I’m sure it’s one of those things that once you get used to it, it becomes second nature but when following the instructions for the first time.


For ease of use, it’s worth considering the Sena intercom range. Having had a Sena SMH5 twin pack for a number of years I’ve come to appreciate its simplicity of operation. With a recommended retail of £220, the twin pack SMH5 sits at the lower end of the range but it was once a high-end option. It’s still not a bad choice; it’s just that technology has moved on and progress costs.


However, one point I really like about the SMH5 is just how easy they are to use. With the exception of turning the unit on and off and resetting it (all done via the little red button on the back) all you have to worry about is the dial on the side. To toggle through the various functions, you simply turn the dial and then press or press and hold.

It’s a good job it’s so easy to use and flick between functions because if you’re using the SMH5 to listen to directions from a sat nav, you can’t hear messages from other users (such as your pillion). For me, this isn’t a problem because if I don’t acknowledge her, my regular pillion knows that I’ll be using the sat nav option and she simply taps the dial on my intercom unit to toggle it through the options so she can talk to me again.

On that note, it’s perhaps worth pointing out how easy it is to match the SMH5 to a motorcycle GPS system; turn it on, then turn on the sat nav; next go to the settings screen, then to the Bluetooth menu; highlight the Sena intercom and select it. Job done!

Over the years that I’ve been using the SMH5, I’ve never had any problem with either unit. The microphones and in helmet speakers simply do what they are supposed to and each unit is easily charged with a standard USB2 lead and you get one of those included in the box too.

Now, I appreciate that not everyone wants to, nor can afford to spend a few hundred pounds on an intercom system. The good news is you don’t have to, as at the other end of the price scale high street electrical retailer, Maplin, has a basic rider-to-pillion intercom system for a mere £20.

Make no mistake you get what you pay for when it comes to motorcycle intercoms and £20 gets you a very basic system. All this kit does is allow rider and passenger to talk to each other. The reason it’s so cheap is that the microphone and earpiece for each helmet are wired into a single control box. There’s no wireless connectivity here and no Bluetooth compatibility, so no listening to music, taking calls on your mobile, or getting GPS directions through the headset.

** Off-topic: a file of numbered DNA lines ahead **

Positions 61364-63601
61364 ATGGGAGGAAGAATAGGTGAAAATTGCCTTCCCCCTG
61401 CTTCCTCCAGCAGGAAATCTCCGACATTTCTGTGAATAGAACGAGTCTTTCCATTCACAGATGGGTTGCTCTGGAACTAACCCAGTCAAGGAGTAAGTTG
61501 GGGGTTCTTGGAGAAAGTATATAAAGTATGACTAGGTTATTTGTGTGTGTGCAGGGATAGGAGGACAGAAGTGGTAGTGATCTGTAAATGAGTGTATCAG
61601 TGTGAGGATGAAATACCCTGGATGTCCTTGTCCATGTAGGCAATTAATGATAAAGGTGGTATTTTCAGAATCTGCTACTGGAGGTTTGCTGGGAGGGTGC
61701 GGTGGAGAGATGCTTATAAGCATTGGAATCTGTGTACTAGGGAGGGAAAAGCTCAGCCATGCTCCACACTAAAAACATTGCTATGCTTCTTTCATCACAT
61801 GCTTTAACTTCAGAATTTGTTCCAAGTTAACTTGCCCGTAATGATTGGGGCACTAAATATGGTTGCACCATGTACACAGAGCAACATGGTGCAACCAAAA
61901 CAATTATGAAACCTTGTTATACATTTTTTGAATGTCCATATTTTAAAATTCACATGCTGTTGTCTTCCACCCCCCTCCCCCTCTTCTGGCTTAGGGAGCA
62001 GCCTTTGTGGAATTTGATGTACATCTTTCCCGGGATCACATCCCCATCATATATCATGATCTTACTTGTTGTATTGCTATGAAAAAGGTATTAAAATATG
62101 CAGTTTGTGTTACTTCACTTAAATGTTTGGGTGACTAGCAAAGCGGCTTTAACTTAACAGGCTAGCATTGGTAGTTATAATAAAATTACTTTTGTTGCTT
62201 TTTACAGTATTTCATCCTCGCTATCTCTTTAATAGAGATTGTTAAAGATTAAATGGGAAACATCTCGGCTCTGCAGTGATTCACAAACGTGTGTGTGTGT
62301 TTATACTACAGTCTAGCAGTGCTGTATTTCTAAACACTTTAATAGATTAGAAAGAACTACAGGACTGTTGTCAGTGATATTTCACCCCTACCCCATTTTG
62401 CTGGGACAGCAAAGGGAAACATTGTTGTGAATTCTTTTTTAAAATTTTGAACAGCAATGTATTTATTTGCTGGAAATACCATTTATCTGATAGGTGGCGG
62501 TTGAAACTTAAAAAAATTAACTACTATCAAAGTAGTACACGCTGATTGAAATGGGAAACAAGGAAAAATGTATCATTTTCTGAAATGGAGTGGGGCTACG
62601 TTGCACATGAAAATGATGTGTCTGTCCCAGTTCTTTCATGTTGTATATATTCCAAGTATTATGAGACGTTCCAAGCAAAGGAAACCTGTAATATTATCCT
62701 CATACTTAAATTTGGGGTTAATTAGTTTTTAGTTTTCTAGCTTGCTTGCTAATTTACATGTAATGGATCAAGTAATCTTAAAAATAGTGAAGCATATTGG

Sticking with the subject of headsets, this is another area where the Maplin unit differs from more expensive systems. Unlike them, it uses a single in-ear headphone. You have to put it in your ear and try and keep it in place while you get your helmet on.

Another significant difference is how the intercom is powered. Premium intercoms such as those from Sena and Cardo use internal, rechargeable lithium Po batteries. Maplin requires you to keep putting AAA batteries in the control unit.

At the end of the day, like so much about today’s motorcycle accessory market, it’s very hard to get something that doesn’t do what it’s supposed to do. In the case of rider-to-pillion and rider-to-rider intercoms, it’s basically the same story. The main difference when it comes to parting with your money is just how advanced you want the system to be. To draw an analogy between mobile phones and bike intercoms; the Maplin unit is like a mid-90s Nokia which does what it’s supposed to, but it’s not sexy and doesn’t do anything else. If you’re a fan of modern smartphones that run the Android operating system and let you browse the web, then the Sena SMH5 will satisfy your needs. If you’re the kind of person that likes to have the latest version of the iPhone and all its whistles and bells then you’re definitely going to want to look at either the latest high-end Sena units or the Paktalk or one of the other feature rich intercoms from the top of the Cardo line-up.

Words/images: Duncan Moore